Death and grief are funny things. In the months since my mother’s passing, I’ve been grieving her over and over again — not in the big way one might immediately after a death, but in all the little ways, at all the times that person would have been there for you or with you.
A disagreement with my boyfriend that I wish I could have called her during for her comfort. Holidays. My birthday. Her wedding anniversary, my dad’s first without her. When I see a movie she’d love.
But there was an unexpected partner to grieving that I didn’t expect: a profound sense of that somehow I was no longer the same person. Grief changes you, both in ways that are good and not. Without my mom here, I don’t have her to turn to when I need advice or comfort or acceptance — those are things I need to find within myself and from other people. And there’s a fear too that I didn’t expect: a fear of using my time wrong, of getting sick the way she did, of not fully living, of not being the whole person I truly am, of not making her proud.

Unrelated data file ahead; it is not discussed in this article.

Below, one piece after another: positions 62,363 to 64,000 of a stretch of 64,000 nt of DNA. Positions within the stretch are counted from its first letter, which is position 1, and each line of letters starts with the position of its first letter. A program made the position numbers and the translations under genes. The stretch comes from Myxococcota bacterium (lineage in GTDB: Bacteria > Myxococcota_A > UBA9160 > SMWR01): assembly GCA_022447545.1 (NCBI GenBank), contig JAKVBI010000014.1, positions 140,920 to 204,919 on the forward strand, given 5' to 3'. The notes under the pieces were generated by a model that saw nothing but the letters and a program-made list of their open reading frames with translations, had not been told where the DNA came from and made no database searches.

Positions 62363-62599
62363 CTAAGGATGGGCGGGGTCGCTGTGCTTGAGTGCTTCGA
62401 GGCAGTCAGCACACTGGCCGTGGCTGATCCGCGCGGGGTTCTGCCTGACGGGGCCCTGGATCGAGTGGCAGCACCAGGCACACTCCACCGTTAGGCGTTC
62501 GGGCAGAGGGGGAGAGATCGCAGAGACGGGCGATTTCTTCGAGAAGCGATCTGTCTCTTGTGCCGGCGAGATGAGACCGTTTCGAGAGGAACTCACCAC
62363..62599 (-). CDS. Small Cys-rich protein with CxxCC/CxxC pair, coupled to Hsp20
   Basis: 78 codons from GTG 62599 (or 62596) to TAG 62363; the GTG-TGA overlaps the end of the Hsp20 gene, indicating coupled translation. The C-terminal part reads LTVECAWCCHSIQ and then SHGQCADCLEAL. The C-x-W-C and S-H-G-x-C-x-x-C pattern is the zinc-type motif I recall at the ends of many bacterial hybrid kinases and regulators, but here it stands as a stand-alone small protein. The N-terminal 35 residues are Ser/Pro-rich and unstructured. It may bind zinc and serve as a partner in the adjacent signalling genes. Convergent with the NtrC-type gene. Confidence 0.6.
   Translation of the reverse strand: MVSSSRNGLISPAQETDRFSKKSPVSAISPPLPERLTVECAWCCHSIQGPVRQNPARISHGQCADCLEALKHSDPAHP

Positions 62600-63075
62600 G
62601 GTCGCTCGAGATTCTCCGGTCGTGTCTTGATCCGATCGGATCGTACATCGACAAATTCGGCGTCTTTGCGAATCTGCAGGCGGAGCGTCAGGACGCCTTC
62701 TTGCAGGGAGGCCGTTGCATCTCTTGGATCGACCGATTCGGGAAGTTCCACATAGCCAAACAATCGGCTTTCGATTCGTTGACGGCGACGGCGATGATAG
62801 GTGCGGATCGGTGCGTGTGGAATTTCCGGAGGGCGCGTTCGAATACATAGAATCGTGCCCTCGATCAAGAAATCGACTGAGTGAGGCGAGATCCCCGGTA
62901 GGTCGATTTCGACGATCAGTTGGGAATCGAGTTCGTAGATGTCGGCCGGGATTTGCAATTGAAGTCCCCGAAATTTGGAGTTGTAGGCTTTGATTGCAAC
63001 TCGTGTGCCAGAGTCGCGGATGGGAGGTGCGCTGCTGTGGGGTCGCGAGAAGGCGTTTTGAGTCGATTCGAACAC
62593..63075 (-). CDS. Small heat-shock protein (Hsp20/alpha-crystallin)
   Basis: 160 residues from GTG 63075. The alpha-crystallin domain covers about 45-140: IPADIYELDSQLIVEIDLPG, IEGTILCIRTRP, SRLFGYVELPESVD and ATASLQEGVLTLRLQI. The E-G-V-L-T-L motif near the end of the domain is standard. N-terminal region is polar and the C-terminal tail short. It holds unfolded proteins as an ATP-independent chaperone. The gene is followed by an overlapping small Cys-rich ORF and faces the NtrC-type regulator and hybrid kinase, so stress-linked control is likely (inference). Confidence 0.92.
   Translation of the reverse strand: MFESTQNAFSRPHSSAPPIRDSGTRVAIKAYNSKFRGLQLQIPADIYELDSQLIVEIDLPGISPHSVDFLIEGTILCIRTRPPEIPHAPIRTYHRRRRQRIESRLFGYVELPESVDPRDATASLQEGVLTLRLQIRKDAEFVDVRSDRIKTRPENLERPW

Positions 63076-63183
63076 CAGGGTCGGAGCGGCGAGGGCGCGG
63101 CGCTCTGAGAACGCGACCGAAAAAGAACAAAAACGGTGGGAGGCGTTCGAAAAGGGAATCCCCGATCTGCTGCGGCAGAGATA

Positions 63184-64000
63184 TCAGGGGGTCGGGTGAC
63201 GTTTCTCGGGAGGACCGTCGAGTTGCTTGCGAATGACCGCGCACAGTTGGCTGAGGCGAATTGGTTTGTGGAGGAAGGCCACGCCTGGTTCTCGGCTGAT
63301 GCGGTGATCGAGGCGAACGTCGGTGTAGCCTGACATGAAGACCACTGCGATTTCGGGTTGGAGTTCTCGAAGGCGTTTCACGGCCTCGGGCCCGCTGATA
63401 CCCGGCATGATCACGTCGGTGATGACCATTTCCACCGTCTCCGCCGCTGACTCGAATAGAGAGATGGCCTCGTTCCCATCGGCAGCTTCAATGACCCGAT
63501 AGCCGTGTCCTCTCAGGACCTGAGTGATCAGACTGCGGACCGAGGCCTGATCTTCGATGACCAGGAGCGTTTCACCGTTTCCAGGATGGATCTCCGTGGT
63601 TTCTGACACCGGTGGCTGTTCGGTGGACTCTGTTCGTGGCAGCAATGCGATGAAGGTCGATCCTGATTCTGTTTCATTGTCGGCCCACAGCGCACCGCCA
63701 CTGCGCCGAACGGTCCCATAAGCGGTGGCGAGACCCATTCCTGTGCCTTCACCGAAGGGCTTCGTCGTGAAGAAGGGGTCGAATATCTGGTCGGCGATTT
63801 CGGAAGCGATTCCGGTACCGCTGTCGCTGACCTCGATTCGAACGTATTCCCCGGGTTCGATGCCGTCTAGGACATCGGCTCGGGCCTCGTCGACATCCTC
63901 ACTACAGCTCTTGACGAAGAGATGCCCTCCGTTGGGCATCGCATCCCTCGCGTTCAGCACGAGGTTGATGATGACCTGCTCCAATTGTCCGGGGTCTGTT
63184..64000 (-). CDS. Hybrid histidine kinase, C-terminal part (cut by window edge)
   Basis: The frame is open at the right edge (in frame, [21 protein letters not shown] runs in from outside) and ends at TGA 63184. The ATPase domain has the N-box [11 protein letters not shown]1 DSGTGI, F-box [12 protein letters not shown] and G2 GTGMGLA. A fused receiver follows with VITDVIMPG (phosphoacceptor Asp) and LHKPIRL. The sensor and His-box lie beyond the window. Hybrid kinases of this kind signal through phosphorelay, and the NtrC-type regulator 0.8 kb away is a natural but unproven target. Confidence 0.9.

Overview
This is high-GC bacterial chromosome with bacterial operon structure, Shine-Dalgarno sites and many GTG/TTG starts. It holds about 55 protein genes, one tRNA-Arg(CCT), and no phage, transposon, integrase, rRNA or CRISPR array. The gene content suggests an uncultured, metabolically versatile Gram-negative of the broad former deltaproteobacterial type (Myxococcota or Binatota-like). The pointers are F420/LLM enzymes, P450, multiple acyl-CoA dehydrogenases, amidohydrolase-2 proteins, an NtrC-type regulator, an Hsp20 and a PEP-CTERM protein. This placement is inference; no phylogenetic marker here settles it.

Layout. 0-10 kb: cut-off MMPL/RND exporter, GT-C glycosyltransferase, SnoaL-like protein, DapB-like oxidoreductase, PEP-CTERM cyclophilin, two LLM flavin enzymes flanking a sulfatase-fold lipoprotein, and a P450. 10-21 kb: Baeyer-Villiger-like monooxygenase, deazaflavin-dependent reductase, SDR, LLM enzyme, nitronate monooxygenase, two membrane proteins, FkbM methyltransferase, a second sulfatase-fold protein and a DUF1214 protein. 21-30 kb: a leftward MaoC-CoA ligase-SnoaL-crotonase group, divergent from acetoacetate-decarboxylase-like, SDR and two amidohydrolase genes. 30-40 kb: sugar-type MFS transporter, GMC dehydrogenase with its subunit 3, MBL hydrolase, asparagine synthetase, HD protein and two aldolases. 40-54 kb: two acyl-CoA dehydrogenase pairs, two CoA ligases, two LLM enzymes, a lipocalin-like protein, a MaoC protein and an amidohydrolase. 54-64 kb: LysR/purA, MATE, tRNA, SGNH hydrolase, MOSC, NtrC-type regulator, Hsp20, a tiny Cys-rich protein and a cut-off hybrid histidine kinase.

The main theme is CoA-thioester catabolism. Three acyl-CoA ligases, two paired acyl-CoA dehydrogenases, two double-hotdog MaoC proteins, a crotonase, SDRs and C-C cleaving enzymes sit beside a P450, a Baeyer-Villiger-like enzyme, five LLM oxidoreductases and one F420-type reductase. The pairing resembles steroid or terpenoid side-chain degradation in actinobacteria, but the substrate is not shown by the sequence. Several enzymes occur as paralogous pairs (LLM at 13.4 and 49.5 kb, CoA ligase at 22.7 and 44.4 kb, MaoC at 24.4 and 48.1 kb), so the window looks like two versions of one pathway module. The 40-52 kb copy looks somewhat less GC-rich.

I’ve been asking myself lately to look at my relationships and spend time building the ones with friends and family members who I want to keep close. I’ve been trying to figure out what it is in my life that makes me feel most like myself, what activities or habits or moments. There was a lot I put on hold during the months caretaking: archery, writing, motorcycle riding, seeing friends, taking care of myself in some ways.
The time now is like a void, a container, asking me who I want to step up and be, how I want to affect people, how I want to live. There are thrummings of what I desire inside of me, which I need to give voice to.
This moment isn’t about settling on answers quickly. It’s about exploration to find the answers that truly align.